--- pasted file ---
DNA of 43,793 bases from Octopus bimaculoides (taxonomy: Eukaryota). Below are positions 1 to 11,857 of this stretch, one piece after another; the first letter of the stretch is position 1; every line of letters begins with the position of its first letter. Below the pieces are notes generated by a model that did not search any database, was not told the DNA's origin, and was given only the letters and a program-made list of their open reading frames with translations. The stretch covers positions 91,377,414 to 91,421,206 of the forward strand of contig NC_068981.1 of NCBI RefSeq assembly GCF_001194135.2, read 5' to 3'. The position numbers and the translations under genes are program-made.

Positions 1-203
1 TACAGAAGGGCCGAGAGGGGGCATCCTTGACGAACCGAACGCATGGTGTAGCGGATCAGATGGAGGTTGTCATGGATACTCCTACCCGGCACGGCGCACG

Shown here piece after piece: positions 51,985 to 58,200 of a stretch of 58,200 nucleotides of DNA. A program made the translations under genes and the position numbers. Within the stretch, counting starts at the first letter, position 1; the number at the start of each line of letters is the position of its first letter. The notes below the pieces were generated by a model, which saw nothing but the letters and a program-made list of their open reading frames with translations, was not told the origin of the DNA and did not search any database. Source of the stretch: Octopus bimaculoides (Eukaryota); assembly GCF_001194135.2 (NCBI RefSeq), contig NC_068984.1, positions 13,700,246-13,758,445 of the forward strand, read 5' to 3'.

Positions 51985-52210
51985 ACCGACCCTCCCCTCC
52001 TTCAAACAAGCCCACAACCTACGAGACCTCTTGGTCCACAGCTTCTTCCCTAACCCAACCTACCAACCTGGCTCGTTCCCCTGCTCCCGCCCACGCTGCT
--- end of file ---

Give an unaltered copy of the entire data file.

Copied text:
DNA of 43,793 bases from Octopus bimaculoides (taxonomy: Eukaryota). Below are positions 1 to 11,857 of this stretch, one piece after another; the first letter of the stretch is position 1; every line of letters begins with the position of its first letter. Below the pieces are notes generated by a model that did not search any database, was not told the DNA's origin, and was given only the letters and a program-made list of their open reading frames with translations. The stretch covers positions 91,377,414 to 91,421,206 of the forward strand of contig NC_068981.1 of NCBI RefSeq assembly GCF_001194135.2, read 5' to 3'. The position numbers and the translations under genes are program-made.

Positions 1-203
1 TACAGAAGGGCCGAGAGGGGGCATCCTTGACGAACCGAACGCATGGTGTAGCGGATCAGATGGAGGTTGTCATGGATACTCCTACCCGGCACGGCGCACG

Shown here piece after piece: positions 51,985 to 58,200 of a stretch of 58,200 nucleotides of DNA. A program made the translations under genes and the position numbers. Within the stretch, counting starts at the first letter, position 1; the number at the start of each line of letters is the position of its first letter. The notes below the pieces were generated by a model, which saw nothing but the letters and a program-made list of their open reading frames with translations, was not told the origin of the DNA and did not search any database. Source of the stretch: Octopus bimaculoides (Eukaryota); assembly GCF_001194135.2 (NCBI RefSeq), contig NC_068984.1, positions 13,700,246-13,758,445 of the forward strand, read 5' to 3'.

Positions 51985-52210
51985 ACCGACCCTCCCCTCC
52001 TTCAAACAAGCCCACAACCTACGAGACCTCTTGGTCCACAGCTTCTTCCCTAACCCAACCTACCAACCTGGCTCGTTCCCCTGCTCCCGCCCACGCTGCT